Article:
Sunday, November 17, 2013
I Reads You Review: THE ROCKETEER/THE SPIRIT: Pulp Friction #2
IDW PUBLISHING with DC Entertainment – @IDWPublishing and @DCComics
WRITER: Mark Waid
PENCILS: Loston Wallace
INKS: Bob Wiacek
COLORS: Hi Fi Designs
LETTERS: Tom B. Long
EDITOR: Scott Dunbier
COVER: Paul Smith with Jordie Bellaire
SUBSCRIPTION VARIANT COVER: Darwyn Cooke and J. Bone
28pp, Color, $3.99 U.S. (August 2013)
Artist and illustrator, Dave Stevens (who died in March of 2008), created the comic book character, The Rocketeer. Cliff Secord is a stunt pilot who discovers a mysterious jet pack. Donning the jet pack and a helmet, Secord becomes “The Rocketeer,” and begins a series of adventures set mainly in Los Angeles, beginning in the year 1938.
Legendary cartoonist Will Eisner (who died in January of 2005) created The Spirit, a comic book character that first appeared on June 2, 1940 in what readers called “The Spirit Section.” This was a 16-page, Sunday newspaper supplement or insert that was carried in various newspapers from the 1940s and to the early 1950s. Once known as Detective Denny Colt (believed by some to be dead), The Spirit is a masked vigilante who fights crime in Central City.
IDW Publishing (in association with DC Comics) brings the two characters together in a new comic book miniseries entitled, The Rocketeer/The Spirit: Pulp Friction. The series is written by Mark Waid and drawn by various artists. Pulp Friction unites the two characters, as they try to solve a murder case. The corpse of Alderman Tommy Cunningham, Central City politician, is found in Los Angeles, which is impossible, because he should not be in L.A.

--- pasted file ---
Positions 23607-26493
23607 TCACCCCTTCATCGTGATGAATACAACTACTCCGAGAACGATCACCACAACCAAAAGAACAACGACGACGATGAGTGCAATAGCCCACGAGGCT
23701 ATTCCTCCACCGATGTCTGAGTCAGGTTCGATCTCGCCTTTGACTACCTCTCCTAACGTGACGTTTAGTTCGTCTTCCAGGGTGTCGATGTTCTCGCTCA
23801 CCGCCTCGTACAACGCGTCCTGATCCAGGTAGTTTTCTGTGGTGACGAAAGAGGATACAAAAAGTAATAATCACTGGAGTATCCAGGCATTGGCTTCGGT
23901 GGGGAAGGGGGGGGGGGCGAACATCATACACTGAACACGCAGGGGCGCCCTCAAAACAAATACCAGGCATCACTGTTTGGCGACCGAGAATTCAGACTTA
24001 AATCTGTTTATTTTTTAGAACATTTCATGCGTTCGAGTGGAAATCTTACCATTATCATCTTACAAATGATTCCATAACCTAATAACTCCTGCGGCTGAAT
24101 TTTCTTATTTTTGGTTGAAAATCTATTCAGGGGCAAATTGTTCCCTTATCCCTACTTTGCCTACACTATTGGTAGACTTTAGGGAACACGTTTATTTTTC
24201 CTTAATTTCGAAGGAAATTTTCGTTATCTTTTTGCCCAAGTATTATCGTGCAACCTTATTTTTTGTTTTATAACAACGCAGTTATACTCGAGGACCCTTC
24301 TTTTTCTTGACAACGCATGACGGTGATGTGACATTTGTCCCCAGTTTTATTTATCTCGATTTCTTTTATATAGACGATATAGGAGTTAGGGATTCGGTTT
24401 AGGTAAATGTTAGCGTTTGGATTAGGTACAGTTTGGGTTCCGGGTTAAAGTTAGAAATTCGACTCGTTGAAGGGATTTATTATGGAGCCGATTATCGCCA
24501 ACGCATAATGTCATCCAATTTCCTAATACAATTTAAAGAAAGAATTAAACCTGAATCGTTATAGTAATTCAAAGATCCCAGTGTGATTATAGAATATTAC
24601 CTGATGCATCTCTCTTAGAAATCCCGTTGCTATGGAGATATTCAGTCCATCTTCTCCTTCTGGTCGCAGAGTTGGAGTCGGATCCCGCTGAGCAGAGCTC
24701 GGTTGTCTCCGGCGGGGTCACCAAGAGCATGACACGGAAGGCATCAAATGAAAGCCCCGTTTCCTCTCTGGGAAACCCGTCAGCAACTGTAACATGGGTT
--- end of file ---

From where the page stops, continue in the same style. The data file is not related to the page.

The Rocketeer/The Spirit: Pulp Friction #2 opens with the Central City contingent: The Spirit, Commissioner Dolan, and Ellen (the Commissioner’s daughter), at odds with our L.A.-based friends: The Rocketeer, actress Betty (Cliff Secord’s lady), and airplane mechanic Peevy (Cliff’s friend and partner). The girls are using their feminine wiles to both agitate and excite.
Meanwhile, The Spirit’s mysterious nemesis, the Octopus, plots with Benedict Trask, who seems to be trying to become the first of what we now call a media mogul. Their plotting involves a surprise attack on our heroes.
Having Mark Waid write the first ever team up of The Rocketeer and The Spirit, as is the idea of uniting them in the first place, is a no-brainer. Waid is good with Golden Age characters, of which both these classic comics characters are. Here, Waid’s comics script is a nice brew of fisticuffs, high-flying derring-do, and pulp crime fiction with an occasional bit of innuendo. Is that a rabbit in your pocket, Mr. Second?...
I thought Paul Smith was going to be the series artist, but that seems not to be the case, as this second issue and the third are drawn by different artists. Loston Wallace, who provides the pencil art (which Bob Wiacek inks), is good enough. His style is acceptable for this kind of story, and his storytelling is good. The most important thing is that he does not make the transition from Paul Smith a disaster.
I’m ready for the next issue of The Rocketeer/The Spirit: Pulp Friction. Tune in tomorrow.
Reviewed by Leroy Douresseaux
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